" motherhood doesn’t have to be punitive. instead of reacting to pregnant teenagers by shaming them for having sex, kicking them out of school, firing them from their jobs, thinking of them as trashy and isolating them from their peers, withholding support and gifts that older mothers would get as a matter of course, why don’t we accept them and celebrate them? what the hell is wrong with a teenage mother anyway that we have to make sure she has it as hard as posssible? nothing inherent, nothing that society hasn’t imposed." – Kateri, Wetfeet
I love him.
I really do. I dont mean love him like spouse, partner, lover kind of love. (Although that was certainly possible). I mean I truly love him for who he is and for his existence on this planet.
I believe that I am presented with opportunities, people, experiences for some reason. I can take from them, learn from them, ignore them, enjoy them or other. Regardless, each person that passes through my life does so for a reason and sometimes they stay and sometimes they go. But I am forever changed by their presence.
He is one of those people. He is a reader here and as such I am a bit shy to gush too much about him but I must to illustrate my point.
When I think of him two words come immediately to mind: validation and hope.
The validation piece pertains to me and our friendship and how incredibly validating he was (and regularly is) to me. He has struggled with PTSD and many other life challenges. He respects pain. He doesn’t mock it, minimize or dismiss it. He allows it to be. To paraphrase Oriah Mountain dreamer, he can sit with pain, mine or his own, without moving to hide it, fade it or fix it. He lets my pain BE and therefore he lets me BE. Other than my therapist (who I PAY for his validation), he was the first person IRL that touched me so deeply. I dont know what the future will hold for our friendship but I can say confidently that he has forever touched a part of my soul and left a permanent positive mark. I would even go so far as to say he has healed a few scars. I am confident he has no idea how much he means to me or deeply he touched me. But he did.
And yeah, I love him for it.
But beyond that selfish validation, I love him for the father he is.
To protect his privacy and that of his family I will limit information but I will say this: when presented with an unplanned pregnancy in his own immediate family, he did not discard his daughter. He supported her – in more ways than one. I stood by a few months back and was witness to some incredible acts of love and kindness that this father displayed for his teenage daughter – who at the time was unwed and pregnant.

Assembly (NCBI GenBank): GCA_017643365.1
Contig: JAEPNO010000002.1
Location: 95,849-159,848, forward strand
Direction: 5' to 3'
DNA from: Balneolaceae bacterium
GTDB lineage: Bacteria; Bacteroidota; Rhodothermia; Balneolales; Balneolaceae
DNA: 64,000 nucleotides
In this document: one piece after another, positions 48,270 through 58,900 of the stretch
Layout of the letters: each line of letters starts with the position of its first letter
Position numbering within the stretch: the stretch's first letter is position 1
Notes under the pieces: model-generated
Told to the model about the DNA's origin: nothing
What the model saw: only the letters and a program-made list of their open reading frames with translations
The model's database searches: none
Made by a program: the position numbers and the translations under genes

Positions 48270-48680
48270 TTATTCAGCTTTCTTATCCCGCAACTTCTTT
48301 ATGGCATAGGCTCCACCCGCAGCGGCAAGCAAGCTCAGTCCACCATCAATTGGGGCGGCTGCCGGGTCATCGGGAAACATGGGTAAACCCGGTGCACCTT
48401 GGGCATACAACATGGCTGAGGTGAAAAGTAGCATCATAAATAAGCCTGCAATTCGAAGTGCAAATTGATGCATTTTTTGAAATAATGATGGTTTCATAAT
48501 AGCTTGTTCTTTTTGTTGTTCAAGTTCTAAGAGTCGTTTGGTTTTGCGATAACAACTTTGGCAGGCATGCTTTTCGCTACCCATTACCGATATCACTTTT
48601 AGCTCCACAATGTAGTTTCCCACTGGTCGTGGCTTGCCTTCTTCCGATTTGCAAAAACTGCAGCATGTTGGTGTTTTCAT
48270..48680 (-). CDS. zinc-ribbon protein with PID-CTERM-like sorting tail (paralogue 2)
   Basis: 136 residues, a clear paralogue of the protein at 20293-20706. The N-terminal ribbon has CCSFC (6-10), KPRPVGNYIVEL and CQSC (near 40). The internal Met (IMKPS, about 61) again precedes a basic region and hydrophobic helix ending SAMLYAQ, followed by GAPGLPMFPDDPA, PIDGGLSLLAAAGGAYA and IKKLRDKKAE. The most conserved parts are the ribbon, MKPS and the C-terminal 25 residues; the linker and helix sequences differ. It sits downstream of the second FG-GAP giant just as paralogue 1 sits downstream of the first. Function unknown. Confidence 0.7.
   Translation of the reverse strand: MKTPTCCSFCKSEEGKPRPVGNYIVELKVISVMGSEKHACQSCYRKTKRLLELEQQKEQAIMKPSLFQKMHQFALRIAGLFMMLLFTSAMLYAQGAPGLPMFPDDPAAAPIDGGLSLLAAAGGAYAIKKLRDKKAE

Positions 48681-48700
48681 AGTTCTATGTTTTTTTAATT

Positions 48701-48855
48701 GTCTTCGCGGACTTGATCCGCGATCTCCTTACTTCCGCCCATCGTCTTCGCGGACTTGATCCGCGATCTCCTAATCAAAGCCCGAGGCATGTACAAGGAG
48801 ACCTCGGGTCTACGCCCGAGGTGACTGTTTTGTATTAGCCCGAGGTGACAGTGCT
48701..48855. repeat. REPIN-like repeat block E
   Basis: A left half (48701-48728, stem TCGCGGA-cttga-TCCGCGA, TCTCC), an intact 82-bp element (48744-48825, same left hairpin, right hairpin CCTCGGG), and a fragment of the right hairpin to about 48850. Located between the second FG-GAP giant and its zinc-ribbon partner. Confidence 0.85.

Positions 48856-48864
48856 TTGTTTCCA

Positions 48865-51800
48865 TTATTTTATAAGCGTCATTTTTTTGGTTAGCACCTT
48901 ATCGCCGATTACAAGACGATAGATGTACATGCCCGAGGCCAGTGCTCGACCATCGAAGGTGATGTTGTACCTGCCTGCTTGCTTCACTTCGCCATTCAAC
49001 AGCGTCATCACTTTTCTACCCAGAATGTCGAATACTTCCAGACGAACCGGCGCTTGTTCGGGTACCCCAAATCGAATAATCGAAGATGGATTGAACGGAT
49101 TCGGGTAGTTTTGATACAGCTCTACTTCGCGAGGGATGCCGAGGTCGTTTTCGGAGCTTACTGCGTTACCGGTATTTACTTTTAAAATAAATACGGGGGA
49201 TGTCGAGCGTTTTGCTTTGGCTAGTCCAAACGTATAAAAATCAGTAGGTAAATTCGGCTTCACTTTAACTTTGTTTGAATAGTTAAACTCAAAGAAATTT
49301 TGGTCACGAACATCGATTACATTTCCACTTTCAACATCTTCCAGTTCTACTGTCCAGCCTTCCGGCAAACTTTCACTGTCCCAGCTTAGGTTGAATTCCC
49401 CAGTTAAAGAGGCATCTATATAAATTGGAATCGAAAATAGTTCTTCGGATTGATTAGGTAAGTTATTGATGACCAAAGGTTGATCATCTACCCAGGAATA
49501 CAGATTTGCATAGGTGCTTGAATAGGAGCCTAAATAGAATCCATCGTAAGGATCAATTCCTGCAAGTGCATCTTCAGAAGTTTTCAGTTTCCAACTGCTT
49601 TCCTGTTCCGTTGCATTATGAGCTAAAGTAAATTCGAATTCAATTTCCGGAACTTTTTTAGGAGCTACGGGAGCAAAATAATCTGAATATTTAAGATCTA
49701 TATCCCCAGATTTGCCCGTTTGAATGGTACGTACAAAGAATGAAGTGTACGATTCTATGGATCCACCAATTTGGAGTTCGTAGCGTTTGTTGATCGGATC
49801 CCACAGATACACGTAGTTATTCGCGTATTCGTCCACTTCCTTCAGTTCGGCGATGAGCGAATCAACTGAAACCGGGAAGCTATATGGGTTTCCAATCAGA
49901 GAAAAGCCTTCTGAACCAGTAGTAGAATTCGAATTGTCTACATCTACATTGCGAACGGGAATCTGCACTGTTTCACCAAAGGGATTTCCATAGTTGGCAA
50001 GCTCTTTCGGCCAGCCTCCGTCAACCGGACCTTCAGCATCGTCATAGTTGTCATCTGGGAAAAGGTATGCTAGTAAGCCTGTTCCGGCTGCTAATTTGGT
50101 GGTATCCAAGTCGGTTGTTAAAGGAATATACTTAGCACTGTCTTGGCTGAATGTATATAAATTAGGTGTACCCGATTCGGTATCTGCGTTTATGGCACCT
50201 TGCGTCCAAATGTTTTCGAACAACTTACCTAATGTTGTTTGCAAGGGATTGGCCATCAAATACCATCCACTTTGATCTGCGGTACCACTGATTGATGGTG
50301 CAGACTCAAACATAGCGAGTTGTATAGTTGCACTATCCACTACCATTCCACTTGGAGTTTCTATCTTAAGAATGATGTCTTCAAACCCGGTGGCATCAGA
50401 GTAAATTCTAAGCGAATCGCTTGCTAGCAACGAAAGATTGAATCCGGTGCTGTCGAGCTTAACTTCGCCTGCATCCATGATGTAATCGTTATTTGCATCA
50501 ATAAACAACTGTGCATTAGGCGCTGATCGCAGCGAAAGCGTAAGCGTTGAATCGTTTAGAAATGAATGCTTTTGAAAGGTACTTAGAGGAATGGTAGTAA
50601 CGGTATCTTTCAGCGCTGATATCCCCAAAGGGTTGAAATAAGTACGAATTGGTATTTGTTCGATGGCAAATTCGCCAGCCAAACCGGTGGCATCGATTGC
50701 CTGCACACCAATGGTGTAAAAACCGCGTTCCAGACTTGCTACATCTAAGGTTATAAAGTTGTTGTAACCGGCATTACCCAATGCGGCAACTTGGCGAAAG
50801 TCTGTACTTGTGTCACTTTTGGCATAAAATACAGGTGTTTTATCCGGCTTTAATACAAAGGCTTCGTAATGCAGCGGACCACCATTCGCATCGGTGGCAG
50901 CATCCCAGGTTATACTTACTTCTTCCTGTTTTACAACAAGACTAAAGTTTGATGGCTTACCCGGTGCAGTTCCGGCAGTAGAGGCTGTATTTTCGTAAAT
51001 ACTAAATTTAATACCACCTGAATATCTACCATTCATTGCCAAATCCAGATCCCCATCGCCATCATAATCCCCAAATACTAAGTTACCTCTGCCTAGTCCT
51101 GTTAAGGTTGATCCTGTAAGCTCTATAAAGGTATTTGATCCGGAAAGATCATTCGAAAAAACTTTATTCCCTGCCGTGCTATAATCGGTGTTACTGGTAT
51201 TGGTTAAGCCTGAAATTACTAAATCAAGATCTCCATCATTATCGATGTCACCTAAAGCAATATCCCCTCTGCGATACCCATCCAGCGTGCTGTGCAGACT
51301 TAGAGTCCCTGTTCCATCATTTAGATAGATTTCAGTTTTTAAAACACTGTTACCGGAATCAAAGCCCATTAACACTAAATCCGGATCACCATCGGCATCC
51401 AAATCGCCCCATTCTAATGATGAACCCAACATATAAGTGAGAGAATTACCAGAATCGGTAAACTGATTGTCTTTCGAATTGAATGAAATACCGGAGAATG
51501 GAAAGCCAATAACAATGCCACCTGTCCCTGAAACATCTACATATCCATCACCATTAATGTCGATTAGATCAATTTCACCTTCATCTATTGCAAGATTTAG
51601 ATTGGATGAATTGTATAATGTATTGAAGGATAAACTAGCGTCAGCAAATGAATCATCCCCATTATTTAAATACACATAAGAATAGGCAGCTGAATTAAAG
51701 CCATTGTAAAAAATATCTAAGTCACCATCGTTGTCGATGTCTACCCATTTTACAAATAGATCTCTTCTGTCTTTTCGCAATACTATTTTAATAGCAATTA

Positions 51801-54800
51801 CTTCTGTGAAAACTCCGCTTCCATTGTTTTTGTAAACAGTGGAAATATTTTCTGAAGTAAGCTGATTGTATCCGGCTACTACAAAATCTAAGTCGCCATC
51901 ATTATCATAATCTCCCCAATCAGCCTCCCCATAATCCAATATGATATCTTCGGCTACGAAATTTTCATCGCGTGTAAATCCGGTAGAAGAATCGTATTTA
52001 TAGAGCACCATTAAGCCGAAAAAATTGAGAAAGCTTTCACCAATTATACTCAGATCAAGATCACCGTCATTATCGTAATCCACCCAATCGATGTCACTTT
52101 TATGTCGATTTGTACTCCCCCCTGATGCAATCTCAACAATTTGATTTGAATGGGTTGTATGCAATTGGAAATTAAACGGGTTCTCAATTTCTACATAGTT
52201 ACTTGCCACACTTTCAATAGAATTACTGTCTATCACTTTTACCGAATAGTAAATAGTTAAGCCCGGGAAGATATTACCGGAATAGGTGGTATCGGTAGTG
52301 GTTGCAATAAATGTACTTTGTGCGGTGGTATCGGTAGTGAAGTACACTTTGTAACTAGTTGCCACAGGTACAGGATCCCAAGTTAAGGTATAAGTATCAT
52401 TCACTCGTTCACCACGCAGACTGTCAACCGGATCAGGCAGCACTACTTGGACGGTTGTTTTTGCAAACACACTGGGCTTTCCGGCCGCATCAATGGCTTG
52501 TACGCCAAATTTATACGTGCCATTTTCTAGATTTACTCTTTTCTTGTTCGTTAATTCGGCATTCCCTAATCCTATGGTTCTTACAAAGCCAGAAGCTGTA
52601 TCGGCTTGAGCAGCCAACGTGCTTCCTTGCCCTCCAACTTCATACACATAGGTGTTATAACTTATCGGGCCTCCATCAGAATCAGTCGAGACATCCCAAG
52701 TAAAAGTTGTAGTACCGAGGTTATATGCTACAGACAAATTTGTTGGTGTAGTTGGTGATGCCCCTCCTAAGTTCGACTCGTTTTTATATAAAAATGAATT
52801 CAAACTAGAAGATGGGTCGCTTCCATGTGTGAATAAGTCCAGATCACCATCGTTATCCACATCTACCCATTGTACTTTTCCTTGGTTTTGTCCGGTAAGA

I often cried following my interactions with him. I cried for me and the love I witnessed but lacked in my own life when I needed it. I cried for him, and for his daughter and for the unborn child who would have her mama and a wonderful grandfather. I cried for the sheer beauty of it all.
He consulted me, shared with me, expressed his frustrations and concerns with me. I am honored he did.
This is where the hope comes in.
He proved to me that there is hope for our daughters and for their children. He showed me that unlike my father in 1986, Daddy can be a hero and he can help his daughter. Not only did he support his daughter, but he passed my blog on to a coworker who was considering adoption all in the name of being an informed consumer about the reality of adoption in the USofA. He has become a cheerleader for me and my work.
And yeah, I love him.
Dont give up hope. We have to believe. We have to keep fighting. We have to keep resisting the urge to give up and and give in. For if we do, if we surrender to the media, the religous nutters, and more, babies will continue to lose their mammas. Mamas will continue to be traumatized. We have the power to stop this type of child abuse.
If you save ONE baby, you save generations of that family from the trauma of adoption. You prevent collateral damage.
And the adoption industry loses.